Leave it to Frank Oz to find the funny side of brainwashing.
You can't blame him, however. The Stepford Wives has become a touchstone
for having your personality remade. In any movie, TV show or novel where people
are being reprogrammed to be "better," some character always says something along
the lines of "They're making us into Stepford (fill in the blank!)" Then there
are all the "official" Stepford spin-offs. The Stepford Husbands. The Stepford
Children. The Revenge of the Stepford Wives. And so on. Ira Levin, who wrote the
original book, really hit a nerve in our collective psyche, so Hollywood keeps
returning to Stepford every few years for a new version. We're so familiar with
it now, though, you have to take it in a new direction to keep it interesting.
Why not black comedy?
In this version, helmed by Frank (Miss Piggy/Yoda) Oz, Nicole (Sparkling Diamond!)
Kidman stars as Joanna Eberhard. Joanna is a driven power executive, head of
what apparently is the Emasculation Channel. When one of their shows goes bad,
she's dumped like a hot potato and has a nervous breakdown. Kidman really throws
herself into this role and has fun with it. Just watch her face in the scene
when she realizes she's fired. She's magnificent.
So her husband Walter, played by Matthew (Bueller? Bueller? Bueller?) Broderick,
quits his job as a vice president at the same company. Yes, he worked under
his wife. They pack up their two kids and head off to Stepford, Connecticut,
to begin their lives anew.
I think we all know the basics of what happens from here. Joanne meets the
local ladies and discovers most of them to be throwbacks to the 50s idealized
happy homemakers, led by Claire Wellington (Glenn "Rabbit Stew" Close). Meanwhile,
Walter joins the Stepford Men's Club. There he makes friends with the local
guys, including community leader and Claire's husband, Mike Wellington (Chris
"More Cowbell" Walken). They both start to come to the conclusion that there
is something... different about their new, idyllic community.
Joanne finds two other ex-New Yorkers to bond with, Bobbie Markowitz (Bette
"Wind Beneath My Wings" Middler) and Roger Bannister (Roger Bart). At first
they mock and deride the locals, wondering what on earth is wrong with the women
in town, becoming a little island of sanity in this little "paradise" for each
other. Then Joanne decides they should attempt to adapt to the locals and try
country living. You can look forward to the scene where they attend the meeting
of the Stepford Ladies' Book Club.
Bette and Roger are two of the main reasons to watch the movie, as they have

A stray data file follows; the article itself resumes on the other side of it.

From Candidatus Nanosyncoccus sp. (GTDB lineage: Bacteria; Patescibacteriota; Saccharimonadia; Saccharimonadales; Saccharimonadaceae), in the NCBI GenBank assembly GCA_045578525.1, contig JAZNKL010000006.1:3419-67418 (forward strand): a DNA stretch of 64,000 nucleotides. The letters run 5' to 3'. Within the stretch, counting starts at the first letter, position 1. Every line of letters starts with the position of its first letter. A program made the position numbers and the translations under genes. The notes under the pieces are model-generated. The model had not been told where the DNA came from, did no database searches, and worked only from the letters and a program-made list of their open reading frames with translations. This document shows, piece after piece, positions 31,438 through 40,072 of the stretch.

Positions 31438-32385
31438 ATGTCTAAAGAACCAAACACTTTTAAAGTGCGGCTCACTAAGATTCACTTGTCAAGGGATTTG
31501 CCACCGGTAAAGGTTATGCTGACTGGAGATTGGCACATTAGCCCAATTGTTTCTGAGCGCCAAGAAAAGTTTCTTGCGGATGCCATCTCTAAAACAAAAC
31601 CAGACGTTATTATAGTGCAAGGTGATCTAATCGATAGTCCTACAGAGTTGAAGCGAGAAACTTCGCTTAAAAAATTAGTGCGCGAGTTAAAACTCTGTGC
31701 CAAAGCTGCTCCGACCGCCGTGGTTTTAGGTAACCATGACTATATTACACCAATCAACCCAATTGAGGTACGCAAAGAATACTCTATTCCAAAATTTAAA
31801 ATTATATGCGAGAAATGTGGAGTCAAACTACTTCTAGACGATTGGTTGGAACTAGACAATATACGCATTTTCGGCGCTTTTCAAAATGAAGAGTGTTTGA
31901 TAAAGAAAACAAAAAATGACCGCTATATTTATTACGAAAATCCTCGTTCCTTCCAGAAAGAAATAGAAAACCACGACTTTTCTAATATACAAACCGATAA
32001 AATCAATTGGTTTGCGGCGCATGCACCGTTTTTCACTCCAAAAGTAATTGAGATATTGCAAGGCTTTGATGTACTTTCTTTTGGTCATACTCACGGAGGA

some of the funniest bits. Roger may be the ultimate gay New Yorker stereotype
who flames so much he threatens to burn the set down, but he plays it full-on
shamelessly that it works. He also has one of the few poignant scenes in the
film, when he realizes what his conservative husband has planned for him. It's
very well done, and one of the few places where the situation isn't quite played
Plot wise, it's pretty much what you would expect. Some people are going to
complain that the film is predictable, but come on, it's The Stepford Wives.
Complaining that it's predictable is like complaining that the ocean has salty
water. This story and The Manchurian Candidate defined how we see brainwashing
in movies and TV. You really can't criticize it for following the formula that
it defined. Where Oz goes for the difference this time is the humor angle. He
pours on the black humor with a ladle.
There are a lot of bits that really work. It helps that Oz has picked a cast
who all go with his dark comic vision of the script and are talented comedic
actors. The entire cast shines, and if any of them had struck a wrong note it
would have brought the whole movie crashing down. Glen Close seems to be having
a ball playing the ultimate '50s wife in all her scenes. There are also some
great zinger lines, none of which I will ruin by repeating here. If you don't
like your humor with a dark edge, or broad comedy, you won't like this film.
There are a few bits that don't work. In some places the humor is a bit broad,
in others it's a bit forced. There is also some plot jumping, things happening
for what seems to be no reason except to further the plot. But while I don't
think that it's going to be a classic of the genre, it certainly does bring
a new flavor to it. I also have to give the movie points for having Harvey
Birdman, Attorney at Law playing in the background in one scene.
If you are into black comedy, or just want to drool over Nicole Kidman for
an hour and a half, go and see this flick.